A Dubious New Menu Item: No Tipping
Author: Michael Saltsman
Publication Date: December 2015
Newspaper: Wall Street Journal
Topics: Minimum Wage
When voters in Tacoma, Wash., and Portland, Maine, last month voted to reject ballot measures raising minimum wages in their cities to $15 an hour, it was a big win for the hospitality industry—employers and workers alike.
Many restaurant owners have warned that drastic increases in the minimum wage would force them, in an effort to keep labor costs in check, to eliminate tipping and to raise prices. That would be bad for workers, although not everyone believes so. The prominent restaurateur Danny Meyer announced in October that he will gradually eliminate tipping at his 13 restaurants in New York City. A number of West Coast establishments have transitioned away from tipping, as profiles in the San Francisco Chronicle and Seattle Times can attest. Joe’s Crab Shack, a national chain, has begun testing a no-tip policy in 18 of its locations.
Federal law permits restaurant owners to pay tipped employees a lower base wage of $2.13, so long as they earn at least the minimum wage of $7.25 when tips are included in total compensation. But a handful of states, including California and Washington, don’t allow restaurant owners to count tips as earned income, ignoring the determination of the Internal Revenue Service and their own state tax agencies. For instance, in the city of San Francisco, an employee who earns $20 an hour in tips must still be paid the full minimum wage of $12.25 an hour.
Other states do recognize tips as income but have dramatically increased the base wage that restaurants are required to pay tipped employees. In February, for example, a New York wage board appointed by Gov. Andrew Cuomo approved a 50% increase in the state’s minimum wage for tipped restaurant employees, to $7.50 an hour from $5. “When you suddenly increase the front-of-the-house labor cost by 50 percent,” restaurateur Andy Ricker explained to New York magazine, “the biggest losers in this scenario are the back-of-house employees, as it freezes or lowers the cap on what they can be paid.”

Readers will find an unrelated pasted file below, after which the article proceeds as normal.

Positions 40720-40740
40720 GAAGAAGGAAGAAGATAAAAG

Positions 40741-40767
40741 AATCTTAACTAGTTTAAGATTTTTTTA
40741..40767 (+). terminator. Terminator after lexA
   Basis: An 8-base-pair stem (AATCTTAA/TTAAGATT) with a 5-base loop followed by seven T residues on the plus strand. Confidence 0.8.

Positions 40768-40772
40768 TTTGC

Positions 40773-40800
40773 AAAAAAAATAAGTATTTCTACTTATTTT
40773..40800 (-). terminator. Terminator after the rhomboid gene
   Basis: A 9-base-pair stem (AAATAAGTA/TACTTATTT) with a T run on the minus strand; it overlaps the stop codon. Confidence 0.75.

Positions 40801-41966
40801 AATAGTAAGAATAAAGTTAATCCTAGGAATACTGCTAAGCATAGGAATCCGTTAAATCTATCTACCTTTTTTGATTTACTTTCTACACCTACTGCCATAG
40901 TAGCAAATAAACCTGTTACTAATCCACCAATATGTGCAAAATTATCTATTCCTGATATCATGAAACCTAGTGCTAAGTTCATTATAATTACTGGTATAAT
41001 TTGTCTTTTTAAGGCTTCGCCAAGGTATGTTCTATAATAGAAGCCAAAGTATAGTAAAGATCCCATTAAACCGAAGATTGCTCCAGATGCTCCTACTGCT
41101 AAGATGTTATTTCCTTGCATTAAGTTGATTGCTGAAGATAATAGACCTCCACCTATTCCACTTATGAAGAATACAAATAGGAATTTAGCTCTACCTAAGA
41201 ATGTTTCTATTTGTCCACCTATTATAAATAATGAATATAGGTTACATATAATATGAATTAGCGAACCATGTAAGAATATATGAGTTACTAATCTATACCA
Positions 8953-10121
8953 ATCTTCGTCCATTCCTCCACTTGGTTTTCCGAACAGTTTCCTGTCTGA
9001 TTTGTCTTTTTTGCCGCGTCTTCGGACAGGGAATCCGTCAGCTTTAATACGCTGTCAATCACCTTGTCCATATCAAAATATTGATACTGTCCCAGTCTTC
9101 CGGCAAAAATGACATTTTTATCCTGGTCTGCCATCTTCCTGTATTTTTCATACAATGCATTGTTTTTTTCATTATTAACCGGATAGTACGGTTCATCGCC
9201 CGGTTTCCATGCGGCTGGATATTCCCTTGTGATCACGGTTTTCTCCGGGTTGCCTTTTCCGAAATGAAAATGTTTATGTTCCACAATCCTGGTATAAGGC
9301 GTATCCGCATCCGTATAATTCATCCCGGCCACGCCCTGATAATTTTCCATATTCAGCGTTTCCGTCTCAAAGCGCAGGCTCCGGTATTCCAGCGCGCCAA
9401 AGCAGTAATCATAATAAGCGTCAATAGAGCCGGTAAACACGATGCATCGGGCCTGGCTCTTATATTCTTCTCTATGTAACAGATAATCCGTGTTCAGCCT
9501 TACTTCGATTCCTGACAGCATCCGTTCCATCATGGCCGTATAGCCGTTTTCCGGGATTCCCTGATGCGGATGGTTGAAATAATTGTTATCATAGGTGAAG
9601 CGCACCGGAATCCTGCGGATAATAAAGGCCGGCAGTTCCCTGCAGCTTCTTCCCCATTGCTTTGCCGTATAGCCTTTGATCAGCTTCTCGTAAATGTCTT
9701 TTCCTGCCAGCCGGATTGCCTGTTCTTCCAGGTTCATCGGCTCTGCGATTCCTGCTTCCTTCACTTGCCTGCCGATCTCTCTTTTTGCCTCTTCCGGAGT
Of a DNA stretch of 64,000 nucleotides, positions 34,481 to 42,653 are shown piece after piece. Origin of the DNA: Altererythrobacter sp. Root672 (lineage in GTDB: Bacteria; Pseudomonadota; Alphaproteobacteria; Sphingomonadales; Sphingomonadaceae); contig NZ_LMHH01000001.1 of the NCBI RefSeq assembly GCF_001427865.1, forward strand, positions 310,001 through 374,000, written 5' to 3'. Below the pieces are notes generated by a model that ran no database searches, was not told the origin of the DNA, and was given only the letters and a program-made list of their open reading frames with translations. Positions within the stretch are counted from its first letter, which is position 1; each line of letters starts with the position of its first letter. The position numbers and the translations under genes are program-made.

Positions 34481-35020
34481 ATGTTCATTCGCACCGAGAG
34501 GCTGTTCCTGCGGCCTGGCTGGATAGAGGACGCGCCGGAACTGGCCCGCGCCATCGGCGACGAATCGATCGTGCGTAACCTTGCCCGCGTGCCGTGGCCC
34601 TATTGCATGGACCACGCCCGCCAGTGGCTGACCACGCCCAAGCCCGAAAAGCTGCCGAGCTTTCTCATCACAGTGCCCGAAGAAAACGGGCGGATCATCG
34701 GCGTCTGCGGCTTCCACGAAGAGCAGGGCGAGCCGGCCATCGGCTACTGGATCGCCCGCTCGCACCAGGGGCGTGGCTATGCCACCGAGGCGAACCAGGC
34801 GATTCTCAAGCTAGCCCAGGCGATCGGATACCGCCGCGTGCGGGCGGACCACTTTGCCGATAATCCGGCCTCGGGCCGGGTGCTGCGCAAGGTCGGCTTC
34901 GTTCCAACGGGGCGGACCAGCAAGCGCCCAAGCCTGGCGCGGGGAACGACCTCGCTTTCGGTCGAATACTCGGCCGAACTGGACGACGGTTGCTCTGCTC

Restaurants on the West Coast have solved this problem by eliminating tips but raising menu prices or adding a surcharge to the bill to support higher pay for the rest of the staff—in effect, redistributing income away from servers. That’s great news for the cooks, but not for wait staff accustomed to nightly gratuities but now earning a flat hourly rate.
At an Oakland restaurant named Bocanova, 60% of the wait staff quit after tipping was eliminated. Bar Agricole and Trou Normand in San Francisco reinstated the practice in October, less than a year after dropping it, because they’d been losing wait staff to restaurants that allowed tips. Mr. Meyer hopes to avoid a mutiny by his employees with a new revenue-sharing program that will redistribute a share of the restaurant’s sales.
The Employment Policies Institute, where I work, commissioned Google Consumer Surveys to perform a nationwide poll of roughly 2,500 self-reported tipped restaurant employees to measure their aversion to a no-tip policy. Asked if they would agree to eliminate tipping in exchange for a guaranteed minimum wage of $15 an hour, nearly 60% said no.
Perhaps an even greater question is whether customers will adapt to life without tips—and the higher prices that such a policy means. Mr. Meyer’s team estimates that menu prices will need to rise by up to 25% to pay increased salaries and offset the absence of a gratuity. These price hikes might fly in wealthy coastal neighborhoods, but in much of the country they may leave diners with sticker shock.
Consider: At the Old Bus Tavern in San Francisco, tip-included prices mean you’ll pay $17 for a bowl of meat chili and $8 for the cornbread to go with it. At Ivar’s Salmon House in Seattle, a dinner portion of Alaskan Halibut with a side of wild rice costs $40, tip included. Lanesplitter Pizza in Emeryville, Calif., has moved to a tip-less model and serves “pizza for the people” that costs $30 for 15-inch specialty pie.
It’s perhaps too early to tell whether the tip-less policy will hurt customer service, although reviewers on Yelp are already wondering. “While the food was great, our service was next to non-existent,” one wrote of Ivar’s in Seattle. “We all wondered if this was a result of the new tips-included policy.”
Tacoma and Portland won’t be the last cities to face this decision. A new organization called the Fairness Project, backed by a powerful Service Employees International Union local in California, announced in October that it is raising $25 million to put the minimum wage on the ballot in as many states as possible in 2016. As more full-service restaurants are forced to consider the tip-free approach, the customers confronted with higher prices and employees who face smaller paydays should remember who’s to blame.